With the economy moving ahead and the nation's payrolls picking up a bit, Federal Reserve policymakers boosted short-term interest rates for a third time this year _ but left economists split about when the next increase might come.
Fed Chairman Alan Greenspan and his Federal Open Market Committee colleagues _ the group that sets interest rate policy _ increased the target for the federal funds rate from 1.50 percent to 1.75 percent. The funds rate is the interest banks charge one another on overnight loans and is the Fed's primary tool for influencing economic activity.
Reacting to the Fed's decision, Wells Fargo said it was increasing the prime lending for many short-term consumer and business loans from 4.50 percent to 4.75 percent. Other commercial banks were expected to follow suit.
The Fed, explaining its unanimous decision, said the economy _ which slowed earlier this year partly because of soaring energy prices _ now "appears to have regained some traction." That echoed a comment Greenspan made to Congress earlier this month.
In another encouraging note, the Fed said, "Labor market conditions have improved modestly." That was a better assessment than the Fed offered in August, when it said job market improvements had slowed.
"The Fed is sending a message of relative comfort with the current condition of the economy," said Lynn Reaser, chief economist at Banc of America Capital Management. "They suggested we are pulling out of the soft patch."
The Fed's rate increase comes with Election Day just six weeks away.
Incumbent politicians normally are unhappy if the Fed raises interest rates close to an election. Yet, some economists said that by raising rates, the Fed could be viewed as appearing comfortable about the pace of the economy's expansion, which could be seen as good for the Bush campaign.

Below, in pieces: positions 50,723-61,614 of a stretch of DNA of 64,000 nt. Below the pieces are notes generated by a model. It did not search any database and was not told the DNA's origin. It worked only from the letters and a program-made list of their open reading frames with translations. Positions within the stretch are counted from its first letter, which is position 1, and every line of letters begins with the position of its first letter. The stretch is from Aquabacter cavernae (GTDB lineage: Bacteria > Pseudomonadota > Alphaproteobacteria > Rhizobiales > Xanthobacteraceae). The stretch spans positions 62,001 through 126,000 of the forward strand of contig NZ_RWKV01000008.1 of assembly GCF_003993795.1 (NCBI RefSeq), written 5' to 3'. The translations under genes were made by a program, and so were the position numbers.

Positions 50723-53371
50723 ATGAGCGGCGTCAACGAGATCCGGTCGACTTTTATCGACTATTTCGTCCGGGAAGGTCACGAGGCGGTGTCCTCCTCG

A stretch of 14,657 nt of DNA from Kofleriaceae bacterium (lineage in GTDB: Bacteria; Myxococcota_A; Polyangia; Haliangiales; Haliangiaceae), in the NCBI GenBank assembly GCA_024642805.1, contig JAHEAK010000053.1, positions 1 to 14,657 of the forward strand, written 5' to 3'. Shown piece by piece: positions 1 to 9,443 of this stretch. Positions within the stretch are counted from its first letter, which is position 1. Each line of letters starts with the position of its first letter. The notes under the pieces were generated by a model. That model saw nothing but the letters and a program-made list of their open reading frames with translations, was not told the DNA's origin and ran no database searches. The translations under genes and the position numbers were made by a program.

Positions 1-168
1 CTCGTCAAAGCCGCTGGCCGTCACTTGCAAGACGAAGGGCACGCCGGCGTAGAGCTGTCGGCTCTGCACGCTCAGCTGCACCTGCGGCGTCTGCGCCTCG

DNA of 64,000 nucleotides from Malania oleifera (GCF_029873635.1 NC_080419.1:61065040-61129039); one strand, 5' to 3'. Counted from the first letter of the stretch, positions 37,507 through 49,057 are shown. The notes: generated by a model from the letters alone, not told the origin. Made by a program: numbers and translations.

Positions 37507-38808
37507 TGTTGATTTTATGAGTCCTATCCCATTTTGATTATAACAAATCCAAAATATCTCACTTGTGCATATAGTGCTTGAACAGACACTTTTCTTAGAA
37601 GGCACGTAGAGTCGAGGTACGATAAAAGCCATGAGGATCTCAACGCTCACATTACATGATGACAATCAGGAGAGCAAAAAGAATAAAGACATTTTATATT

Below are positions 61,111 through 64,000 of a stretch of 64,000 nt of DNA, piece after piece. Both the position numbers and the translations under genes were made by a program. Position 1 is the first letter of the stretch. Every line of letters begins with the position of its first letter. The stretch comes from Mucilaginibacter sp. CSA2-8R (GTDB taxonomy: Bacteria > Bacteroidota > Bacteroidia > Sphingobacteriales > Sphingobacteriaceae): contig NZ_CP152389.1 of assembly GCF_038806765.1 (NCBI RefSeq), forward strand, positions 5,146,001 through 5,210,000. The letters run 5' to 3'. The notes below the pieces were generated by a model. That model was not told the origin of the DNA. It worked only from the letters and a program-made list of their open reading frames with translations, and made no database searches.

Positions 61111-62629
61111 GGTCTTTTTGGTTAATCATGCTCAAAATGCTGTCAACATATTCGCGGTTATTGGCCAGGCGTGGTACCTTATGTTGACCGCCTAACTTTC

Other economists said that if the Fed had dropped its gradual rate-raising approach and unexpectedly passed on a rate increase in September, it might have looked politically motivated.
"I think what they needed to do so close to the election is not stray from the path that they had set out," said Carl Tannenbaum, chief economist at LaSalle Bank. "Maintaining their course for rates is the wisest thing to do both economically and politically."
The Fed's rate-raising campaign began in June when the central bank ordered its first rate increase in four years. Since then, the Fed raised the rates in August and then Tuesday.
Fed policymakers stuck to their view that future rate increases would be gradual because inflation is expected to remain relatively low. Inflation has eased in recent months despite the rise in energy prices, the Fed said.
Analysts believe the funds rate will rise to 2 percent by the end of this year. Economists, however, have mixed opinions on additional rate increases. Some believe the Fed will boost rates again on Nov. 10, then stand pat Dec. 14, its last meeting of the year. Others believe the Fed might take a breather at the November meeting but raise rates in December.
The economy is expanding and no longer needs the support of ultralow interest rates, economists said.
There have been some signs the economy is gaining momentum:
+ Housing construction climbed in August to an annual rate of 2-million units, the highest since March, the Commerce Department reported Tuesday.
+ Companies, meanwhile, increased hiring in August, adding 144,000 jobs, the most since May. Still, the economy is down a net 913,000 jobs since Bush took office.
Private economists believe the economy, which grew at a 2.8 percent annual rate in the second quarter of this year, expanded at a 3 percent to 4 percent pace in the July-to-September quarter.
Even with the latest increases, both the funds rate and the prime rate remain low by historical standards. Before the Fed ordered its first rate increase of the year in June, the funds rate had been kept for a year at 1 percent, a 46-year low, to support the economy.
A series of 13 rate reductions from January 2001 to June 2003 left the funds rate at 1 percent as the Fed battled to help an economy staggered by a series of blows: a plunging stock market, the 2001 recession, terror attacks and two wars.